Daytona Tortugas owner Rick French is a film producer, rock & roll lover
You would be hard pressed to find an owner who wears more hats than Rick French.
The longtime Daytona Tortugas co-owner grew up in Detroit, is passionate about storytelling, and even serves on the board of directors of the Rock & Roll Hall of Fame.
French, who bought the team, along with co-owners Bob Fregolle and Reese Smith in 2015, lives in Raleigh, North Carolina.
He spoke to the News-Journal this week about how he got into minor league baseball, his passion for production, and his favorite memory of Tortugas.
Owner of Tortugas and … film producer?
NEW JERSEY: So, let’s start with the obvious … other than owning the Tortugas, what else do you do?
FR : I could answer this in four different ways … it depends on the day you ask me. I am the president and CEO of a public relations and advertising agency, which is my daily job. But I am also a film producer. I have a film production company (PRIX Productions) that has an office here (Raleigh) and in Hollywood.
NEW JERSEY: Wait, are you producing movies? Something coming out that we should be looking for?
FR : The one that is probably the most relevant to the Daytona market is a story you probably know. Do you remember the boat crash in the Gulf of Mexico in 2009 with two NFL players who were lost at sea and a former University of South Florida football player by the name of Will Bleakly? ?
Well there was a survivor plucked from the sea, Nick schuyler, and I’ve worked with Nick since the accident and I’m doing two different films around this tragedy.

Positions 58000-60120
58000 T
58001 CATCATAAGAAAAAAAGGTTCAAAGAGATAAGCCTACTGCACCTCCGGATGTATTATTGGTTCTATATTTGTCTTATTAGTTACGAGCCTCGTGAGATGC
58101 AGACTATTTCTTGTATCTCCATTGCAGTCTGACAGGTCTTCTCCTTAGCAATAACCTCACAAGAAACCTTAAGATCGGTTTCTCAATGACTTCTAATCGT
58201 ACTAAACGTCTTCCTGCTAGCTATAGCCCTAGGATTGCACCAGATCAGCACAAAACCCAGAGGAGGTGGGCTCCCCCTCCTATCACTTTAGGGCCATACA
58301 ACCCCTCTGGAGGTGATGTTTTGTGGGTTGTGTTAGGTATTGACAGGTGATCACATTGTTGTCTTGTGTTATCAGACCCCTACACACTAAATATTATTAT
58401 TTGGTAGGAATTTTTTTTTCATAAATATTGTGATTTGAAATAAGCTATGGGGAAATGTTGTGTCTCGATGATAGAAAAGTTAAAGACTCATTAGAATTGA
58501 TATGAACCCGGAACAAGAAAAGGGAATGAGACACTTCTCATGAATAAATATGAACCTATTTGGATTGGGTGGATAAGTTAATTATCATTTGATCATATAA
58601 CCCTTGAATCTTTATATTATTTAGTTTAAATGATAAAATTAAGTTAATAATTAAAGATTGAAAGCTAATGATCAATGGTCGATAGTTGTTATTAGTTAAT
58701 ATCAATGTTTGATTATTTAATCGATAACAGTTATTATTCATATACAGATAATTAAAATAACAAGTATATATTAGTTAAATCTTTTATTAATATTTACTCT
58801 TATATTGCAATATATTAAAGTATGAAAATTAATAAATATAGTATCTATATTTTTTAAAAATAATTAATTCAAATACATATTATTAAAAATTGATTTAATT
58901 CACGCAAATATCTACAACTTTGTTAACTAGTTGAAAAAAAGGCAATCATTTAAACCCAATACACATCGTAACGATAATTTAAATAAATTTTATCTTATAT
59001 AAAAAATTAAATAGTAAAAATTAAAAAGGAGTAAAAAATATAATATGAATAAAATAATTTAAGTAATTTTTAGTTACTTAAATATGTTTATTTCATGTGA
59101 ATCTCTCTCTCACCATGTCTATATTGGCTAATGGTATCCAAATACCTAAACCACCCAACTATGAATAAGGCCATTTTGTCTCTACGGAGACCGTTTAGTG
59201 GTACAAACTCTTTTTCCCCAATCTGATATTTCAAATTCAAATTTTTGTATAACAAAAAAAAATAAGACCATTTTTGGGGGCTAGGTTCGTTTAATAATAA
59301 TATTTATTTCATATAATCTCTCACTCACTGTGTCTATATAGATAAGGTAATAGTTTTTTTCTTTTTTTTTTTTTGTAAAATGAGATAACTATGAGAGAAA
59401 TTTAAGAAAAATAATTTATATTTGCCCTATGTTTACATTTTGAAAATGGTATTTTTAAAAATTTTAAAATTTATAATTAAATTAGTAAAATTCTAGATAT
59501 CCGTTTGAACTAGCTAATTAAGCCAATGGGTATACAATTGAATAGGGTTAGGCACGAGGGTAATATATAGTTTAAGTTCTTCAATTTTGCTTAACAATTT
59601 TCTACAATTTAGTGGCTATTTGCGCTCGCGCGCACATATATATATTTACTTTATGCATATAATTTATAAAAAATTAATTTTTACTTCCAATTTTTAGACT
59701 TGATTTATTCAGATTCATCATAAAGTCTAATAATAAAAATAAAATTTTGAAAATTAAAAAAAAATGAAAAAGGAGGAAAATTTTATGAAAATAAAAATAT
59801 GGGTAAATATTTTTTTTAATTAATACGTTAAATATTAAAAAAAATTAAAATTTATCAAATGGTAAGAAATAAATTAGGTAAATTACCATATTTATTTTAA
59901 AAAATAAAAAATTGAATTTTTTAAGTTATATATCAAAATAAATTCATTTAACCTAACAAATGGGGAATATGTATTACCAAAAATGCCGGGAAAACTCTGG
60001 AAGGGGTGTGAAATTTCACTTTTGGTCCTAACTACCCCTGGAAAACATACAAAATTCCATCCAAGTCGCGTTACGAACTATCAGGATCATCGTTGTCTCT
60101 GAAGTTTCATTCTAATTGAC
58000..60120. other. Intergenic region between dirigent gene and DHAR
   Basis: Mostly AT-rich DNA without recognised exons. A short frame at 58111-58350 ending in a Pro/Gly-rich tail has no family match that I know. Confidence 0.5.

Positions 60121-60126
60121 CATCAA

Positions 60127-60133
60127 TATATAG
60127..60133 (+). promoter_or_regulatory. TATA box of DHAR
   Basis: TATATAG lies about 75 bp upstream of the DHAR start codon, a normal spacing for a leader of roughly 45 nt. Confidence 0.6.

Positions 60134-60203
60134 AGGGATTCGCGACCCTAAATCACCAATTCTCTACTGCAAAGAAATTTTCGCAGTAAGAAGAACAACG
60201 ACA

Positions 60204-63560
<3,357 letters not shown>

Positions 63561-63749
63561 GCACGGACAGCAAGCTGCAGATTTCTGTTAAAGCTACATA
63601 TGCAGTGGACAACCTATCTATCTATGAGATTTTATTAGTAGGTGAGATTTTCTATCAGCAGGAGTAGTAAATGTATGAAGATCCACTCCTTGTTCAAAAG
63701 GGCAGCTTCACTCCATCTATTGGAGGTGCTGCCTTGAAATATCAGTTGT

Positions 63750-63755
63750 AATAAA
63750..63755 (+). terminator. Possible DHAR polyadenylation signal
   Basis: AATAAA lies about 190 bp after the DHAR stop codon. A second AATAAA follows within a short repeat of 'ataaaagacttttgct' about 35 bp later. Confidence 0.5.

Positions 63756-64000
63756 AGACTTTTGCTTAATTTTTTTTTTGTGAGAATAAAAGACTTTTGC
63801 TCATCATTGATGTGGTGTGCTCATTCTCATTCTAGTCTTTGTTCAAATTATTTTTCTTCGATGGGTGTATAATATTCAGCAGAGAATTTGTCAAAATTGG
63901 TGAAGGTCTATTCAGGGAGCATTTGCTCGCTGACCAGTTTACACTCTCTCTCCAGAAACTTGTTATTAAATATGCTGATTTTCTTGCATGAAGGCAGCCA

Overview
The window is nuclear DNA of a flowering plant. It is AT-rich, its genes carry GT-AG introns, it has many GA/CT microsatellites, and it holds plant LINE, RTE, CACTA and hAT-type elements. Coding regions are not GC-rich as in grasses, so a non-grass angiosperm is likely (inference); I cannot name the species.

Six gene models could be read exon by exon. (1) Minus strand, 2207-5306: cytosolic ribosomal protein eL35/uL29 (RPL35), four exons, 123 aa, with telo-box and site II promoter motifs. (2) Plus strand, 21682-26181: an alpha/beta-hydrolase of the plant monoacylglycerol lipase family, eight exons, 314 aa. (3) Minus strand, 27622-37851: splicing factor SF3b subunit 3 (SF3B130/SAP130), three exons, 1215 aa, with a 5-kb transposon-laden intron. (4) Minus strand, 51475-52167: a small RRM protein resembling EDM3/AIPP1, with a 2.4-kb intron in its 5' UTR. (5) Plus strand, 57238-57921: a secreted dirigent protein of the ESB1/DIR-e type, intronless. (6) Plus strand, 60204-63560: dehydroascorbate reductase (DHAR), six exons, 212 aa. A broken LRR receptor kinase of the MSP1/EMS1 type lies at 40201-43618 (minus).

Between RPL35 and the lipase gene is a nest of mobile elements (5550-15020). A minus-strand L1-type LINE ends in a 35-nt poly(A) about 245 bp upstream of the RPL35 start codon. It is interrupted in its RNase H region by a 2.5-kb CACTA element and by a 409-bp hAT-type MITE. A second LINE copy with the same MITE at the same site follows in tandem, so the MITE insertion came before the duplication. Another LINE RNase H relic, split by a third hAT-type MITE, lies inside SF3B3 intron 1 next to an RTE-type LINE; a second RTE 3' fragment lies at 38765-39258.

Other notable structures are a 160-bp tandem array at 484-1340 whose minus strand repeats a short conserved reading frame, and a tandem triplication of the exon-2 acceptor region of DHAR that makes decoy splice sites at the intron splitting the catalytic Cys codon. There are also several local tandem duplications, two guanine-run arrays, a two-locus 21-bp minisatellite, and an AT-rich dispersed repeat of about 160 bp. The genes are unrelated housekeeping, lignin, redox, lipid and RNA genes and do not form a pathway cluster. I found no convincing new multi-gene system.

NEW JERSEY: How the hell did you get into the world of film production?
FR : When you’re in public relations and advertising, it’s a form of shorthand storytelling. I just thought of cinema and television as long movies, so I started developing and working on projects several years ago. We also have another major film, The True Don Quixote, hitting theaters this fall.
Do you remember the waves in Wilmington?
NEW JERSEY: So how does a producer in Raleigh co-own a minor league team in Daytona?
FR : In fact, I once co-owned another minor league team 20 years ago here in North Carolina – the Wilmington Waves, a subsidiary of the Dodgers. So I had experienced it before and then a consultant offered me the opportunity in Daytona Beach and I loved the community, the history of baseball in Daytona, and I thought if I would implied, I might add value to it.
It really started with Reese … the same consultant introduced Reese, Bob and me. Reese started the process with Bob and I joined him a month or two later.
NEW JERSEY: Why, however? In 2015, it had been almost two decades since you played in minor league baseball.
FR : I just felt like if I was going to get involved in minor league baseball again, I had to check out all the criteria – a city I wanted to hang out in, a community I had the feeling of. felt like I really understood baseball and had a passion for it, and I wanted something with history – and that’s Daytona Beach.
NEW JERSEY: Had you been in the area before owning the team?
RF: Yep, spring break … I fondly remember those trips.
NEW JERSEY: You know, people usually don’t remember those trips …
RF: That is a very fair point! But no, I remember it!
Bob Ross night, Jackie Robinson opening day and minor league contraction
NEW JERSEY: Finally, the team has had a lot of good times over the years …
FR : Man. It’s difficult. I could highlight some of the playoff moments, but I would also say that some of our promotional stuff, Bob Ross Night or Big Lebowski Night, those things really jump out at me.
But if I put it all aside, I think the most emotional moment was on opening day this year. Just because of the fight we had to take to save baseball, and you realize you can’t take it for granted. Being able to reopen the stadium this year … it all felt really, really special to me.